One teacher, Gemma (@MissBPrimary), wrote alone and intently for thirty minutes. She was persuaded at the end of the session to share her writing, and with her permission we include her piece here:
Who knew that four words could prompt an existential crisis in a 7-year old? Who knew that a 7-year old could even have an existential crisis?
“You’re a gypsy Gemma”
Reflecting now, it is almost impossible not to draw parallels with a similar set of 4 words which have changed the lives and journeys of countless children around the world.
“You’re a wizard Harry.”
Just as those words prompted a journey into the magical unknown for Harry himself, and for the endless army of children whose lives have been transformed by the words of J.K.Rowling; mine was transformed, reshaped and turned upside down by those very similar set of words, spoken by my dad.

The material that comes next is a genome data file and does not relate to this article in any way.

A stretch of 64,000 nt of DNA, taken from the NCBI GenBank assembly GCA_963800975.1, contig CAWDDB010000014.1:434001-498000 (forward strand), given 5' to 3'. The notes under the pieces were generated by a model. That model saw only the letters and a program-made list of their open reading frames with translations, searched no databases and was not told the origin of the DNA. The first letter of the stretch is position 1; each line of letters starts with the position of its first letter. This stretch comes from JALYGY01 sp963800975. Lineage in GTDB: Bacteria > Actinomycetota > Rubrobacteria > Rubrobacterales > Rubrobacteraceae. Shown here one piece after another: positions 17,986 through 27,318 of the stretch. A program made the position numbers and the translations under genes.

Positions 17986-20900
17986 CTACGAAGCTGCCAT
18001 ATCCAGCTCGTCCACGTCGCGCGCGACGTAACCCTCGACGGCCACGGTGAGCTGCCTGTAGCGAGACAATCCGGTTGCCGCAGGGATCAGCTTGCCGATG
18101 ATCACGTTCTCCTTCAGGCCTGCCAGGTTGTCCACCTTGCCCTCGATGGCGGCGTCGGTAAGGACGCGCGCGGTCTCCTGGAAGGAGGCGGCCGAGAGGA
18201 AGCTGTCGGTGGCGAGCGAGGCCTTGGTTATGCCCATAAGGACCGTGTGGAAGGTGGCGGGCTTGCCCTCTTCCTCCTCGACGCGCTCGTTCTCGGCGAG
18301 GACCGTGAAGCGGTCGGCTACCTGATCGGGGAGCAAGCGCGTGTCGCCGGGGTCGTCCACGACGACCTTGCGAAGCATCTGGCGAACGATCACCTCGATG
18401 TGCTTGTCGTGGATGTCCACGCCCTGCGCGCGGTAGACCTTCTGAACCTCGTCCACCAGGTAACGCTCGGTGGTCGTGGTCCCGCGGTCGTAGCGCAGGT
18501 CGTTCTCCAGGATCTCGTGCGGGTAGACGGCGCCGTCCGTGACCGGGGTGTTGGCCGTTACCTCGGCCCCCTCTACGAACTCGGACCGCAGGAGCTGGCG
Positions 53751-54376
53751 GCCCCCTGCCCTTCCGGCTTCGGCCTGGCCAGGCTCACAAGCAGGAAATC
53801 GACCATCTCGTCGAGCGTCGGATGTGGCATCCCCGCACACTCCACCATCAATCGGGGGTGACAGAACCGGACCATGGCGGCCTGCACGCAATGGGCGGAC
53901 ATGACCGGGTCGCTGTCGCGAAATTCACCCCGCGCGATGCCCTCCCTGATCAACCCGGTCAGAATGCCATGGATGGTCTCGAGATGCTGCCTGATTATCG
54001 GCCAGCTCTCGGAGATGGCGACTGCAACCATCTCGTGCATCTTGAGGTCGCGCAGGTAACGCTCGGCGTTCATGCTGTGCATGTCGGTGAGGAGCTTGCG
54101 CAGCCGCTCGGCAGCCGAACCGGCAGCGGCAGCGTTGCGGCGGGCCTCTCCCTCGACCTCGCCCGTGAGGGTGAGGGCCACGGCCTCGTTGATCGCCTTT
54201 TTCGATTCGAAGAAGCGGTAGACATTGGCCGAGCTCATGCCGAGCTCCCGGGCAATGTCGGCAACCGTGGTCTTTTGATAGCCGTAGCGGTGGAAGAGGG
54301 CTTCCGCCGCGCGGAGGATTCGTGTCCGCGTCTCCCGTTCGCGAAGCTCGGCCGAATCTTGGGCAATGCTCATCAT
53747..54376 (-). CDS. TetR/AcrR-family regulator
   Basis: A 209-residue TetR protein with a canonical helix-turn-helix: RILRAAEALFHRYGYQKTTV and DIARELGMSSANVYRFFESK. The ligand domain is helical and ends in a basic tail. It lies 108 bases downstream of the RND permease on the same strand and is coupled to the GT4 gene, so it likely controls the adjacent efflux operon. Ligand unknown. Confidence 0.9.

If he had been able to read, one could be forgiven for believing that he had been inspired by Rowling’s words too, but in this instance, it appears only to be a happy accident.
From the moment I walked into a classroom for the first time, I knew that things in my life were about to change. Brought up outside with no walls to confine me, this room, full of garlands and banners and words and numbers and people and furniture was far from what I was used to and the apple tree painted clumsily on the wall looked very different from the ones in the orchard where I had spent my summer. Those trees had been covered in hundreds of leaves, each one a slightly different shade of green and all of them hiding what seemed like hundreds of apples that would thud down onto the rooves of the caravans below if only you shook the branches hard enough. This tree was too straight, the apples too round and the leaves one big cloud-like mass of a single tone of green. But that is not to say that I did not like that classroom. I did.